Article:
this project where I'm rereading some of the books I enjoyed as an adolescent and seeing what holds up and what doesn't. David Sedaris was one of my high school faves because he was just snarky and inappropriate enough to make me feel edgy, but just snobby enough to make me feel grown-up. Having read ME TALK PRETTY ONE DAY 10+ years later, I have to say that I basically feel the same way. His sense of humor is not for everyone. I feel like he has a very "British" sense of humor; it reminds me a lot of Black Adder, in that it's a blend of intellectual superiority, toilet humor, and very cuttingly observant insights about society and its foibles. I don't normally laugh at a lot of so-called humor books, but this made me giggle out loud several times. It was UPROARIOUS (to me).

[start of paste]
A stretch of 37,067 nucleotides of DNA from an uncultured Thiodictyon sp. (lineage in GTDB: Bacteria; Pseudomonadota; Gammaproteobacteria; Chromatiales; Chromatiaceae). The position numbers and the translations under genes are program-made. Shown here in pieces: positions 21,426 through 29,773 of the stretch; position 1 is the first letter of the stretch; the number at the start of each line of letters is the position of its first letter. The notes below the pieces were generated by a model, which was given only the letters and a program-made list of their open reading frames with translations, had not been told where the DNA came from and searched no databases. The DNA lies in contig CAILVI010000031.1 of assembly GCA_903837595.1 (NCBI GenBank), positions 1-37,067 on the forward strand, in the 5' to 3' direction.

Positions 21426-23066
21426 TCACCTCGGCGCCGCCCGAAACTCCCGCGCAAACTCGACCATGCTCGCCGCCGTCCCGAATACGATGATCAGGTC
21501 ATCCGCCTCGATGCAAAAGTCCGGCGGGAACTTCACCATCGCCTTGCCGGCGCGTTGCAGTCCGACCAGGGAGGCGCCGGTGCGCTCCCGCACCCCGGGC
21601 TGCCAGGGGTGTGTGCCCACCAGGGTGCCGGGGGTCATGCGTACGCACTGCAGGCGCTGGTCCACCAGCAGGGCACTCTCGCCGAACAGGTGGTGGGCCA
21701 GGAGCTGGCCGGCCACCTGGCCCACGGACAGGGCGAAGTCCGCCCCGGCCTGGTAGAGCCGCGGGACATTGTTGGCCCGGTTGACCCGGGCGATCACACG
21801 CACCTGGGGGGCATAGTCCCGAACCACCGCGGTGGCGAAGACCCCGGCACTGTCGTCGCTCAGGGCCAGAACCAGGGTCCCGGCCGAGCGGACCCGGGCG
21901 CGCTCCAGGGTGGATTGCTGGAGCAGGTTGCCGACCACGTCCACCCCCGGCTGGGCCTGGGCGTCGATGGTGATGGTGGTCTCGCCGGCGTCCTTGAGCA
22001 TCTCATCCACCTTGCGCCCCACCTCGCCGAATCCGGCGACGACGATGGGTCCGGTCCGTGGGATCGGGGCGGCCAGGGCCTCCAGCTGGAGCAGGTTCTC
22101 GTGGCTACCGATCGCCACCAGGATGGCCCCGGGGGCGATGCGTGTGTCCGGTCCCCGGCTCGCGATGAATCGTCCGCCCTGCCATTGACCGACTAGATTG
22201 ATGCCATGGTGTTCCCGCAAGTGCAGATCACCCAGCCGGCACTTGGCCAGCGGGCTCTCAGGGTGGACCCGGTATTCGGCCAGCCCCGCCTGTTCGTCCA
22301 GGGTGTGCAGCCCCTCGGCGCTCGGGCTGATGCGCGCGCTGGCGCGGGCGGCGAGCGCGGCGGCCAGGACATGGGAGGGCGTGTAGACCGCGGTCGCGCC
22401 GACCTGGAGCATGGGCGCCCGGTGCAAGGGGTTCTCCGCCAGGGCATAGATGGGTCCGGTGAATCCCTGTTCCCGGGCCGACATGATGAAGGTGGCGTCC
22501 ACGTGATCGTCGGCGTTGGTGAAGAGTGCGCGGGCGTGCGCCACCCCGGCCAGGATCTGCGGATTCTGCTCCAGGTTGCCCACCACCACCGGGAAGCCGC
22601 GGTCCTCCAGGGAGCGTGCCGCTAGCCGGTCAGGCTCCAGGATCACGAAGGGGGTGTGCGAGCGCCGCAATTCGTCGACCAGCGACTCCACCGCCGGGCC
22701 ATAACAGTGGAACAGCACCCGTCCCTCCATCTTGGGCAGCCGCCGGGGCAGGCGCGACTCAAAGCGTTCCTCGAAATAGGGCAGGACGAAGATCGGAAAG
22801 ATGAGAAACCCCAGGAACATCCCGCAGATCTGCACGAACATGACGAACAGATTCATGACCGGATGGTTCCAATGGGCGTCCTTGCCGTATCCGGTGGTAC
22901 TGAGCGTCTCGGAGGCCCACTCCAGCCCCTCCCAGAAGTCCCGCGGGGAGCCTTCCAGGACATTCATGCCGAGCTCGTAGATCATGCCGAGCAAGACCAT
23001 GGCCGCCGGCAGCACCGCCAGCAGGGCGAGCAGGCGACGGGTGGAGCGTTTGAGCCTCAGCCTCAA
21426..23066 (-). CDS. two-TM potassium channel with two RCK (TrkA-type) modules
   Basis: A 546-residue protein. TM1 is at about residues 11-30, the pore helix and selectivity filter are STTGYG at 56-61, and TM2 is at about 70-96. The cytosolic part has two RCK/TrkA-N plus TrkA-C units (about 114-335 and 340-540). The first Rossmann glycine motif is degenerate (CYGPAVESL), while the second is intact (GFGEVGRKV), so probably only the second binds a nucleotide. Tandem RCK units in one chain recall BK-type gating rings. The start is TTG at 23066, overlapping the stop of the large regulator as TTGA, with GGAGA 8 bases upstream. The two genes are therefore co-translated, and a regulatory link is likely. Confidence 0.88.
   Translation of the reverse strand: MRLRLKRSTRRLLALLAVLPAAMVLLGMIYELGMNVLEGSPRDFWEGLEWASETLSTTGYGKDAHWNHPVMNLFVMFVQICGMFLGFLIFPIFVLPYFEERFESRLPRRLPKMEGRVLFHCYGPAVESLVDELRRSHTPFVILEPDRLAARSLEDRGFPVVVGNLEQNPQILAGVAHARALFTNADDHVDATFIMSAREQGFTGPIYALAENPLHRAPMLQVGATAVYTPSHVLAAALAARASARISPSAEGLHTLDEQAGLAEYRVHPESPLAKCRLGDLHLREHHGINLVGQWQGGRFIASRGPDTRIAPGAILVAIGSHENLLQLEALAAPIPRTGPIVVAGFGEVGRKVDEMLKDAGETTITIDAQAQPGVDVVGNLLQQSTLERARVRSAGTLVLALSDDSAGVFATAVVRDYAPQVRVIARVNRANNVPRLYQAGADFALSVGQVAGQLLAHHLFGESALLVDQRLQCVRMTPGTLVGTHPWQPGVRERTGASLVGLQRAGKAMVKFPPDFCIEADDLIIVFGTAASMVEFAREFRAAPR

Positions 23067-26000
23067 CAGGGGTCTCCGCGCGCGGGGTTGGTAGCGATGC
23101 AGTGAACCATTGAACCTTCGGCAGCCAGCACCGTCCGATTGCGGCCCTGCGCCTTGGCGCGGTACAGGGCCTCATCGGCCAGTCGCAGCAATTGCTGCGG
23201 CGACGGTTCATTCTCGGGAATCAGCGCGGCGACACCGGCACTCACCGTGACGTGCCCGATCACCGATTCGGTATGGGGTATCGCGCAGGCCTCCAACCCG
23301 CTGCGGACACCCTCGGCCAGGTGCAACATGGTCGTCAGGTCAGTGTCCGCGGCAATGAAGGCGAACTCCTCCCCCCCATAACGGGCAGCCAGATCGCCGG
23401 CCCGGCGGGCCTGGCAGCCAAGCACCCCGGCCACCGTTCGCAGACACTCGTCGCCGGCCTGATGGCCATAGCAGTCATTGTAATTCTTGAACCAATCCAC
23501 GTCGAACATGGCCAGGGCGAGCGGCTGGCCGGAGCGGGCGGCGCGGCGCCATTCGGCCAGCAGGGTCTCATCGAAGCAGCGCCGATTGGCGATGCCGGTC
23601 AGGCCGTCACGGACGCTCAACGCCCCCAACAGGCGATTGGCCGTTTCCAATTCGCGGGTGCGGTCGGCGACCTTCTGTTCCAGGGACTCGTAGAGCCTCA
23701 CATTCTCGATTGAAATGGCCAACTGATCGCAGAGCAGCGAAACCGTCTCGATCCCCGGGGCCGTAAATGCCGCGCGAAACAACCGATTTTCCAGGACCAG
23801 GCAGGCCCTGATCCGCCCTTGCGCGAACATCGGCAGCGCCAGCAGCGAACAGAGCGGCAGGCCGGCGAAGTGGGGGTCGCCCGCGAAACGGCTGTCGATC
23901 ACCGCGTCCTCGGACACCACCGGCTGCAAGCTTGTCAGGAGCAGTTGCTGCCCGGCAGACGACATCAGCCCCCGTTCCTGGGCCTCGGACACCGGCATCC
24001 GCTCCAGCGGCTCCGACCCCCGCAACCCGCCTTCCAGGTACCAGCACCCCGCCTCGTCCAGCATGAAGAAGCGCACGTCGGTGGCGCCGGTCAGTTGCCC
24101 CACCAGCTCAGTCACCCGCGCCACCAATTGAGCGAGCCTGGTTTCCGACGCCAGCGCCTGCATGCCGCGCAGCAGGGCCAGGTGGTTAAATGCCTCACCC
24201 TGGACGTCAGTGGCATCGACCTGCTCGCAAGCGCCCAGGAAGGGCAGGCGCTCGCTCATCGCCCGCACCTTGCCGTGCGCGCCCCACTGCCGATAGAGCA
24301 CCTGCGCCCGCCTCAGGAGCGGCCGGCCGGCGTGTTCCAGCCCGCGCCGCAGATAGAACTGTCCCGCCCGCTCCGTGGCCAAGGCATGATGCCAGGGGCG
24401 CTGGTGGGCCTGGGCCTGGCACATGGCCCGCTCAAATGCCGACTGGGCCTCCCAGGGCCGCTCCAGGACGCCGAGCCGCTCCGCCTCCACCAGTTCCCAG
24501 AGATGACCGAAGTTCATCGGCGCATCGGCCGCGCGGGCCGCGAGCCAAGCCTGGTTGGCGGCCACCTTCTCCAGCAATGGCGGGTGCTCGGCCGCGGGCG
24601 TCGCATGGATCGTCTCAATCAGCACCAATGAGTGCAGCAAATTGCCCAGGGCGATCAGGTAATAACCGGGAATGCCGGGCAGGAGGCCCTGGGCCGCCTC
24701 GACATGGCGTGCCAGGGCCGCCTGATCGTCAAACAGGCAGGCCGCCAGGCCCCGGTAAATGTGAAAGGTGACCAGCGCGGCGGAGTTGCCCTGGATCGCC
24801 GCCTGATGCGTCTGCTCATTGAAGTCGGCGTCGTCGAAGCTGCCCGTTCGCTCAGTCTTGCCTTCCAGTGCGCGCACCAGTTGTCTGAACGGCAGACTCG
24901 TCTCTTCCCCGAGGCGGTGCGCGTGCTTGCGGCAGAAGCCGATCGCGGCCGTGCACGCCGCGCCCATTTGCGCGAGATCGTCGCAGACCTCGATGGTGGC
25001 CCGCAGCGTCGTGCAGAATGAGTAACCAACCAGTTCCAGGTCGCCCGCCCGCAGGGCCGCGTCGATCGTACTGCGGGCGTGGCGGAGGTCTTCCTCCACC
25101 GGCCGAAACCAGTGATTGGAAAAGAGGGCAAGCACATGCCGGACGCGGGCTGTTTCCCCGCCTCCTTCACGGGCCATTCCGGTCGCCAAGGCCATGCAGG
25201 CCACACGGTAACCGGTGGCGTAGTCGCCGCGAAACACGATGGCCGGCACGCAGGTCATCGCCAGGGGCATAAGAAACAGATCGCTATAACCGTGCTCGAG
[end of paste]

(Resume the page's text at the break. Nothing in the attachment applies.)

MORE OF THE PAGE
In this collection of autobiographical essays, Sedaris talks about his addiction to drugs, his stint as a creative writing teacher, his foul-mouthed younger brother who refers to himself as "The Rooster" (one of the best chapters, imo), his French teacher who said that being in his presence was like undergoing a cesarean every day (ouch), and the speech therapist who sneaked into his life like a government agent. He has such an interesting life and the way he writes is just SO FUNNY. I don't know how much of it he made up or took liberties with and I don't even care. That's how good it is.
If you like funny memoirs, read this book. I feel like Augusten Burroughs tries to channel his energy but as with chocolate and vanilla, Coke and Pepsi, and The Illusionist and The Prestige, one is clearly superior to the other. ME TALK PRETTY ONE DAY definitely holds up!
4.5 to 5 out of 5 stars